Looking for work: A protester returns home after a community demonstration at a Sibanye-Stillwater mine near Seraleng, Rustenburg. Picture: Getty Images/Dino Lloyd
Looking for work: A protester returns home after a community demonstration at a Sibanye-Stillwater mine near Seraleng, Rustenburg. Picture: Getty Images/Dino Lloyd

Covid-19 has devastated SA’s labour market. Recently released data from the National Income Dynamics Study: Coronavirus Rapid Mobile Survey (Nids-Cram) suggests there has been a net decrease in active employment of about 40% from February to April. It seems that about half of this drop could be attributed to people who have been either temporarily laid off or put on paid leave, but the other half is the result of terminated employment relationships, threatening potentially long-lasting changes to the labour market.

With level 5 of the lockdown in effect in April, and very few of the government’s Covid relief interventions in place at that point, about 1-million of the workers who lost their jobs fell into poverty, according to new research by Ronak Jain, Joshua Budlender, Rocco Zizzamia and Ihsaan Bassier. While a recovery is expected in the labour market with the opening of the economy, the high rate of apparent job terminations means the rebound is likely to be slow.

The labour market shock has also worsened existing inequalities. Women, those in manual occupations, informal workers, and poorer and disadvantaged workers in general have experienced the greatest employment losses. It is likely this unequal impact will be enduring, as it is these groups of vulnerable workers who will find it hardest to return to employment.

Between 15% and 30% of those who lost jobs during the hard lockdown fell into poverty in April

The Covid-19 shock also devastated labour earnings for millions of households. In the absence of data on pre-lockdown household income, we cannot directly observe poverty changes over the lockdown period. To gain a sense of these changes, Jain and her co-authors matched job-losers and job-keepers who have similar education and types of jobs, among other characteristics, and then compared their lockdown household incomes. This approach suggests that between 15% and 30% of those who lost jobs during the hard lockdown fell into poverty in April, depending on which poverty line is used.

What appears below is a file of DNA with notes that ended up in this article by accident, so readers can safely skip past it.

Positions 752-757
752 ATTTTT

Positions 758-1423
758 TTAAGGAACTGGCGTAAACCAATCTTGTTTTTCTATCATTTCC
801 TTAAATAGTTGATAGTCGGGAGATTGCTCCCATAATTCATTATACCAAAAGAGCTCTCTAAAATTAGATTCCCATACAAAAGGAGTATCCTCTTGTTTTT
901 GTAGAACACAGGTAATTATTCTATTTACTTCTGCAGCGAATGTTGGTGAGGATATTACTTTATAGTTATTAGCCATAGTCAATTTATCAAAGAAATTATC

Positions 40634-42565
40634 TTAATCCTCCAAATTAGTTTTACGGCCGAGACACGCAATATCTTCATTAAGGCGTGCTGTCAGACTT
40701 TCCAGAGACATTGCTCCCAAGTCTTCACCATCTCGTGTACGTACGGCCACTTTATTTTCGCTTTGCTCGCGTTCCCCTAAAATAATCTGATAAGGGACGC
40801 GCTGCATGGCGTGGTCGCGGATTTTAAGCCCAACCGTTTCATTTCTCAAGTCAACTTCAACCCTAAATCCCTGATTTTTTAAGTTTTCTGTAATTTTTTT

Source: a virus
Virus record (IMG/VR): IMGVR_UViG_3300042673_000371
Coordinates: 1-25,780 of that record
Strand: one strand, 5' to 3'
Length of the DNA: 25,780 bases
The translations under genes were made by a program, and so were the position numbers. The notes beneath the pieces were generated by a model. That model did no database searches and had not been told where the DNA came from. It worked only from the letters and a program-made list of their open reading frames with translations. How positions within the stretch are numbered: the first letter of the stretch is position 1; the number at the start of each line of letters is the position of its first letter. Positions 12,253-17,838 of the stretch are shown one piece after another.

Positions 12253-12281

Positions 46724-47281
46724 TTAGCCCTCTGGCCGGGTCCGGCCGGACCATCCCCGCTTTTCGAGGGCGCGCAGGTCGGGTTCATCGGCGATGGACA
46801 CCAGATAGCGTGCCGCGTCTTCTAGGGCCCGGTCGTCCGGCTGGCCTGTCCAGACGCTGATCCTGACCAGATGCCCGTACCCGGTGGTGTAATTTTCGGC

The Nids-Cram survey asked mainly about people’s situations in April, when the level 5 lockdown was in place but the government’s Covid-19 basic package of support had yet to be implemented. The slow pace of the economic policy intervention, and the weaknesses of the existing pre-Covid-19 support structure, left a vast group of vulnerable workers unprotected. While the temporary employer/employee relief scheme (Ters) was in place, only one in five workers who were furloughed because of Covid-19 (with or without pay) reported receiving Ters benefits. Again, the poorest and most vulnerable workers were least likely to receive this support. We estimate that the poverty impact of the pandemic could have been mitigated if the government had introduced its Covid-19 basic package of support earlier.

The child support grant — topped up in May — reached the households of six out of every 10 workers whose employment was terminated. However, the households of three in 10 had no income from grants at all. Very few of the respondents surveyed in May and June reported receiving the new social relief of distress grant (SRDG) — which is unsurprising, given its well-publicised implementation failures.

The delays and implementation failures of the Covid-19 basic package of support have come at a huge social cost. They show the weaknesses of SA’s existing social support structures for those who lose jobs.

While there will be some labour market recovery in the following months, the data suggests that the increase in unemployment will persist well beyond the immediate public health crisis, and that the labour market that emerges after the Covid-19 crisis may be even more unequal than the one that preceded it.

Forthcoming waves of Nids-Cram will allow us to evaluate these developments, as well as the impacts of government emergency relief.

What it means:

The high rate of apparent job terminations means the rebound is likely to be slow

The government’s Covid-19 social and economic policy plan needs to account for the scale of job loss and the threat of enduring damage to society and the economy. Getting right the existing grant implementation systems, such as the SRDG, ought to be a first-order priority. Social assistance should mitigate the poverty impact on those who lose jobs, given that far too many are left with no income at all. In addition, workers and firms alike would stand to benefit from stronger worker-targeted social protections.

Apart from directly mitigating the immediate impact of job losses on poverty, these protections would make it easier for firms to temporarily lay off workers rather than terminate employment relationships entirely, with ensuing benefits for the long-term health of the SA labour market.

*Bassier and Budlender are PhD candidates in economics at the University of Massachusetts; Jain is a PhD candidate in economics at Harvard University; Leibbrandt is a professor in the school of economics at the University of Cape Town and the director of the SA labour & development research unit (Saldru); Zizzamia is a research officer at Saldru and a DPhil candidate in international development at the University of Oxford. 

For more information on the Nids-Cram survey, visit http://www.cramsurvey.org 

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